Showing posts with label why beer matters. Show all posts
Showing posts with label why beer matters. Show all posts

Friday, September 2, 2016

#TheSession 115 - The Write Rail

Goodness me, where did August go? Seems like only yesterday I was hosting the 114th Session. For number 115 Joan of Birraire asks us to:
talk about that first book that caught their attention, which brought them to get interested in beer; or maybe about books that helped developing their local beer scene.
I want to start by stating the obvious, I love books. Whether we talking about beer book, historical novels, works on literary theory, scientific theory, or theology I have a constantly growing library that no Kindle or e-reader could ever replace. I have a near constant stack of about 7 books on the dresser on my side of the bed as I finish the top one, a new gets added to the bottom, or the middle. I read somewhat voraciously, any opportunity to read is seized upon.

Joan's theme though is specifically books about beer, and naturally I have a fair few, most that I use as reference books for my homebrew. Ray Daniel's 'Designing Great Beers' is an essential source for homebrewers in my world. Sure the history side of things can be questionable at times, but the analyses of various styles is very helpful when I am in the process of creating a recipe to try out. Just as valuable is Ron Pattinson's 'The Homebrewer's Guide to Vintage Beers', and while I have only brewed a straight up version of 4 or 5 of the beers there, I use the book again as a reference, looking for patterns in behaviour that I can interpret in my own brewing. The third in my triumvirate of regular reference reads for brewing might come as more of a surprise given how rarely I brew Belgian style beers, but Stan Hieronymous' 'Brew Like A Monk' is great reading.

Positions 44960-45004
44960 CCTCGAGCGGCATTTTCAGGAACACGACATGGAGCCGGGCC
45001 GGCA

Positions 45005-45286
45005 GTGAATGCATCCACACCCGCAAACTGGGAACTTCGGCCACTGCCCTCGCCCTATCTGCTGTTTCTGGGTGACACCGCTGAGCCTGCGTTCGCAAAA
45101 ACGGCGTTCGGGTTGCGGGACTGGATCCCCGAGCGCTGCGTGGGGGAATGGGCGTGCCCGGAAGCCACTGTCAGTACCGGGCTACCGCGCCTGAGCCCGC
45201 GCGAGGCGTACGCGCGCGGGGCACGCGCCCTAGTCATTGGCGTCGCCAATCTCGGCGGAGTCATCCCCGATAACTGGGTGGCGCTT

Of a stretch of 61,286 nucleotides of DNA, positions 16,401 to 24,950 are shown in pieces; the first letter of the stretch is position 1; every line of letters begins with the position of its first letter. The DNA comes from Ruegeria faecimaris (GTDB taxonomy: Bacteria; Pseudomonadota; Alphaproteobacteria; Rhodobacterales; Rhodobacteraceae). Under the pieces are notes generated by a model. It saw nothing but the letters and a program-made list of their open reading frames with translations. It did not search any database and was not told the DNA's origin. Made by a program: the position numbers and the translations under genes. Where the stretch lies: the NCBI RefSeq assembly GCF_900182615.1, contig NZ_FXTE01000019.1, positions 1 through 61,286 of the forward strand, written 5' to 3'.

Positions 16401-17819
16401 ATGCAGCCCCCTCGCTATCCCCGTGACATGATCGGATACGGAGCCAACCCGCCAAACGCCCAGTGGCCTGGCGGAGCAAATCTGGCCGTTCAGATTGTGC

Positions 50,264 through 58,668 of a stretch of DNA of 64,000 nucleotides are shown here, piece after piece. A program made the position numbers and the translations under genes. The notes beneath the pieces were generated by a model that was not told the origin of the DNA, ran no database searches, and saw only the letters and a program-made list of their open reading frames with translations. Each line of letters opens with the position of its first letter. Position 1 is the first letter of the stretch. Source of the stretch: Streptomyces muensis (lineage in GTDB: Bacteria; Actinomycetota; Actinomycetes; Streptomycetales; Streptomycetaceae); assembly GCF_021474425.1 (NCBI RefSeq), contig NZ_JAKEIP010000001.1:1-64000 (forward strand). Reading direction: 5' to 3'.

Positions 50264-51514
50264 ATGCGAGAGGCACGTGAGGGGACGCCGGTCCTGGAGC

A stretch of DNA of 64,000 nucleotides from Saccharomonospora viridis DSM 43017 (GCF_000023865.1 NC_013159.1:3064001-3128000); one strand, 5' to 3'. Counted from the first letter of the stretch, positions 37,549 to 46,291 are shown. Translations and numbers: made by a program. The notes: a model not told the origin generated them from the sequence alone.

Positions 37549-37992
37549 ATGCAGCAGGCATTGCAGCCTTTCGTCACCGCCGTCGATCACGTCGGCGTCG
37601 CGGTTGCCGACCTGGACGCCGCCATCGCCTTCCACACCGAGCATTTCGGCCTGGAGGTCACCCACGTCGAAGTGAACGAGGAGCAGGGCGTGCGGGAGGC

When it comes though to beer books that I enjoy reading purely for their own sake, there is one writer that for me stands head and shoulders above us all (and admittedly I am stretching the definition of 'book' just a bit here), Evan Rail.

It may be that I am slightly biased given that Evan and I shared many a pint when I lived in the Czech Republic, but whether directly writing about beer or not I thoroughly enjoy reading his work. Evan's Kindle Singles are the kind of writing to which I can really only aspire, often witty, deeply profound, and drenched with experience. The singles 'Why Beer Matters', 'In Praise of Hangovers', and 'Why We Fly' are all wonderful, and the half hour or so it takes to read each one is to lose yourself for a bit as Evan draws you into his world.

Given that it is Friday, go download those three of Evan's titles on Amazon, sit with a pint or two of your favourite beer (it really doesn't matter what) and discover, or discover again, a fantastic writer.

Friday, January 27, 2012

Why Beer Matters

Living in Prague, there were many times when I could be found propping up one of the bars at Pivovarsky klub. Often the choice depended on who was working in which bar, and if there was any space at that particular bar. Usually the main reason for my being in PK was to meet with friends, though of course the beer was also important - I could have met my friends in any of Prague's wonderful watering holes, but it was PK I preferred above all others. PK was also where I did most of my drinking with Evan Rail, author of CAMRA's Good Beer Guide to Prague and the Czech Republic and all round top notch person. To say I miss sitting in PK with Evan would be like saying a fish misses the sea once it has been caught.

Yesterday, Evan emailed me a copy of his new booklet, "Why Beer Matters", which is available through Amazon's Kindle Store, so when I got home from work I sat down with it and had a read. The booklet only takes about half an hour to read, though I imagine I will dip in and out of it often. One of the central themes of Evan's thesis is that beer matters because of it's essential egalitarian nature, that it is a drink enjoyed by the haughty as much as the hoi polloi.

I am not going to go into a thorough review here, other to say that at many points while reading, I was nodding my head, mumbling agreement and generally wishing we'd been having this discussion sat in PK. What I will say though, is that if you love beer and the beer world, click on the link and buy the book, it is worth every penny.

Beyond January

Dry January is over, but my beer fast continues. Well, it continues until Friday. As a general rule I only drink at the weekend, thus my win...